2020 local electionEdit

In the last free elections before the 2022 Russian invasion, the Ukrainian local elections held on 25 October 2020, the results of Kherson City Council elections were as follows:[31]

Kherson City Council election, 2020
Party Percentage of Vote Seats
We have to live here! 23.10% 17 seats
Opposition Platform — For Life 14.51% 11 seats
Servant of the People 13.01% 10 seats
Volodymyr Saldo Bloc 11.76% 9 seats
European Solidarity 8.59%

The parties widely perceived as pro-Russian, and Euro-skeptic,[32] Opposition Platform, Volodymyr Saldo Bloc, and Party of Shariy (3.89%) had a combined vote of just over 30% of the total, and secured 20 out of the 54 seats on the city council. In the wake of the invasion, the Opposition Platform and the Party of Shariy were banned by the National Security Council for alleged ties to the Kremlin.[33][34][35]

The Volodymyr Saldo Bloc dissolved; its deputies in Kyiv joined the newly formed faction "Support to the programs of the President of Ukraine".[36] From 26 April 2022, Volodymyr Saldo himself, who had been mayor of Kherson from 2002 to 2012, went on to serve the Russian occupiers, as head of the Kherson military–civilian administration.[37][38]

2022 Russian occupationEdit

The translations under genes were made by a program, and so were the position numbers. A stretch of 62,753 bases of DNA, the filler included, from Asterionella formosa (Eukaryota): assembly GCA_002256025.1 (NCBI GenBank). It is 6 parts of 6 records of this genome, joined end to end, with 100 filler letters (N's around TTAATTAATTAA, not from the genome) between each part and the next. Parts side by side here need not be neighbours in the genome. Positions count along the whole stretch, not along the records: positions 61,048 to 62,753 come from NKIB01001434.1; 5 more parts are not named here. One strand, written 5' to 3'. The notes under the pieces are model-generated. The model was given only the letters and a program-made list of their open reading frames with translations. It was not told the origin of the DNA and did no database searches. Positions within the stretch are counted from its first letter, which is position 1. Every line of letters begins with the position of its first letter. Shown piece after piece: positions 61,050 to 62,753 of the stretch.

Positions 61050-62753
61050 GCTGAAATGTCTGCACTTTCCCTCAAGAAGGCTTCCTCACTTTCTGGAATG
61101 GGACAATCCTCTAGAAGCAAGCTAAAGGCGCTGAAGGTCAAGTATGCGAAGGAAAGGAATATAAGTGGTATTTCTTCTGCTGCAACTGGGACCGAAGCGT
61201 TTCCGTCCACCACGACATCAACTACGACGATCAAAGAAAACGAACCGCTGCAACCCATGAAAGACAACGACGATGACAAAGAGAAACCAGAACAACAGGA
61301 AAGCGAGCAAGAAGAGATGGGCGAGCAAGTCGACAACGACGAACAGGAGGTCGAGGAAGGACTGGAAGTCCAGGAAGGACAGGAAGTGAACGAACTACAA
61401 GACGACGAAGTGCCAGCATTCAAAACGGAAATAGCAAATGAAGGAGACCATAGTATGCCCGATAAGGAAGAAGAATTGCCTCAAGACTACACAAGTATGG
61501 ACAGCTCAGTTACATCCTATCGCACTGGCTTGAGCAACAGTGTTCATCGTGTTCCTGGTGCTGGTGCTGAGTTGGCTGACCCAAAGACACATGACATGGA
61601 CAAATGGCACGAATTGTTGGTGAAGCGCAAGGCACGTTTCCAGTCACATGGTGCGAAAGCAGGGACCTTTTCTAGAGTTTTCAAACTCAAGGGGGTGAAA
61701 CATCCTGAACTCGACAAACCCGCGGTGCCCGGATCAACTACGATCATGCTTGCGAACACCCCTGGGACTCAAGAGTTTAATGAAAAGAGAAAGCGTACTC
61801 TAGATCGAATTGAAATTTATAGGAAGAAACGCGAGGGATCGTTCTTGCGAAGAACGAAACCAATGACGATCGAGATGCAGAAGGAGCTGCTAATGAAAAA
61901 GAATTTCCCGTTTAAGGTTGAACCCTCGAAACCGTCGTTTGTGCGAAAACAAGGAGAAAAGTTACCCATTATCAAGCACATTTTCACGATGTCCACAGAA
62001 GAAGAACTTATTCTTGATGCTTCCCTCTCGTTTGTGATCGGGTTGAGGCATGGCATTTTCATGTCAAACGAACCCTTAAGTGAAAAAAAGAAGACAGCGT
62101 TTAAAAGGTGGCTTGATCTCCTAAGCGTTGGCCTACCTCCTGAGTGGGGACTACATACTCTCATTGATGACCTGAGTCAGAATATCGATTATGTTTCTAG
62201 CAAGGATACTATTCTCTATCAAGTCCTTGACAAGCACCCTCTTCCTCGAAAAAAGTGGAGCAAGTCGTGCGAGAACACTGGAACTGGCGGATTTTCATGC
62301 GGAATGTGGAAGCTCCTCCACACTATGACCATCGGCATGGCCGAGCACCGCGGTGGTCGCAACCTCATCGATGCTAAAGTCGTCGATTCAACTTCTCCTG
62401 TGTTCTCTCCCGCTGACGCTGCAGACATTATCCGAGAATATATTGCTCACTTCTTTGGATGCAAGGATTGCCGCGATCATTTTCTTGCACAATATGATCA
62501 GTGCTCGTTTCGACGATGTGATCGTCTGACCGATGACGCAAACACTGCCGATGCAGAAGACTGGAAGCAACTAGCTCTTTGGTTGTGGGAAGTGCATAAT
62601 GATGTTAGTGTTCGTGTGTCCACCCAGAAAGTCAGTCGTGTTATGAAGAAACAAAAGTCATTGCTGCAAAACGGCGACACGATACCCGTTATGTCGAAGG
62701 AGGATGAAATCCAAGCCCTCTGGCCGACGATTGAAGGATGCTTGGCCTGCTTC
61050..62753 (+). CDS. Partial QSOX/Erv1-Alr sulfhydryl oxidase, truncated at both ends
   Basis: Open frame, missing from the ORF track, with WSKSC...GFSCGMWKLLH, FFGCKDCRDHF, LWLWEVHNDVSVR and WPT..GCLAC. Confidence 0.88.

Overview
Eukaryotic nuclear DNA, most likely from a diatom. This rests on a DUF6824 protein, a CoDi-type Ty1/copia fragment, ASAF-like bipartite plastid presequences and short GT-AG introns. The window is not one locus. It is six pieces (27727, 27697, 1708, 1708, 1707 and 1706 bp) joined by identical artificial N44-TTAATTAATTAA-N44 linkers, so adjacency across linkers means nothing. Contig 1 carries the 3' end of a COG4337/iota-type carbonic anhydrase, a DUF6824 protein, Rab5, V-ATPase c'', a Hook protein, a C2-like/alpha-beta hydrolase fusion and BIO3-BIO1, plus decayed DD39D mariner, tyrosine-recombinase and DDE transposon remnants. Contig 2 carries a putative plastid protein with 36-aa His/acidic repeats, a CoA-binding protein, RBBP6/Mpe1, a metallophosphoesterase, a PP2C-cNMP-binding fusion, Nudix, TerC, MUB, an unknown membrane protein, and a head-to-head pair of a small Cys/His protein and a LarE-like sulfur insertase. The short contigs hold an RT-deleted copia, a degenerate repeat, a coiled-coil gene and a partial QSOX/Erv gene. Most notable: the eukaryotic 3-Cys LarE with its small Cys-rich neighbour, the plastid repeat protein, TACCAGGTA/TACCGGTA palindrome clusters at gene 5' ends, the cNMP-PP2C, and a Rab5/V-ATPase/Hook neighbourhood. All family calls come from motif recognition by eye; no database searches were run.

Kherson witnessed heavy fighting in the first days of the 2022 Russian invasion of Ukraine (Kherson offensive).[39] As of 2 March the city was under Russian control,[40][41] and as early as 8 March the Russian FSB was reported to be tasked with crushing resistance.[42]

Under the Russian occupation, locals continued to stage street protests against the invading army's presence and in support of the unity of Ukraine.[43][44] According to the Ukrainian government, the Russian military sought to create a puppet Kherson People's Republic in the style of the Russian-backed separatist polities in the Donbas region and tried to coerce local councillors into endorsing the move, detaining those activists and officials who opposed their design.[45]

By 26 April 2022, Russian troops had taken over the city's administration headquarters and had appointed both a new mayor,[46] former KGB agent Alexander Kobets, and ex-mayor Volodymyr Saldo as a new civilian-military regional administrator.[47] The next day, Ukraine's Prosecutor General said that troops used tear gas and stun grenades to disperse a further pro-Ukraine rally in the city centre.[46] In an indication of an intended split from Ukraine, on the 28th the new administration announced that from May it would switch the region's payments to the Russian ruble. Citing unnamed reports about alleged discrimination of Russian speakers, its deputy head, Kirill Stremousov said that "reintegrating the Kherson region back into a Nazi Ukraine is out of the question".[48]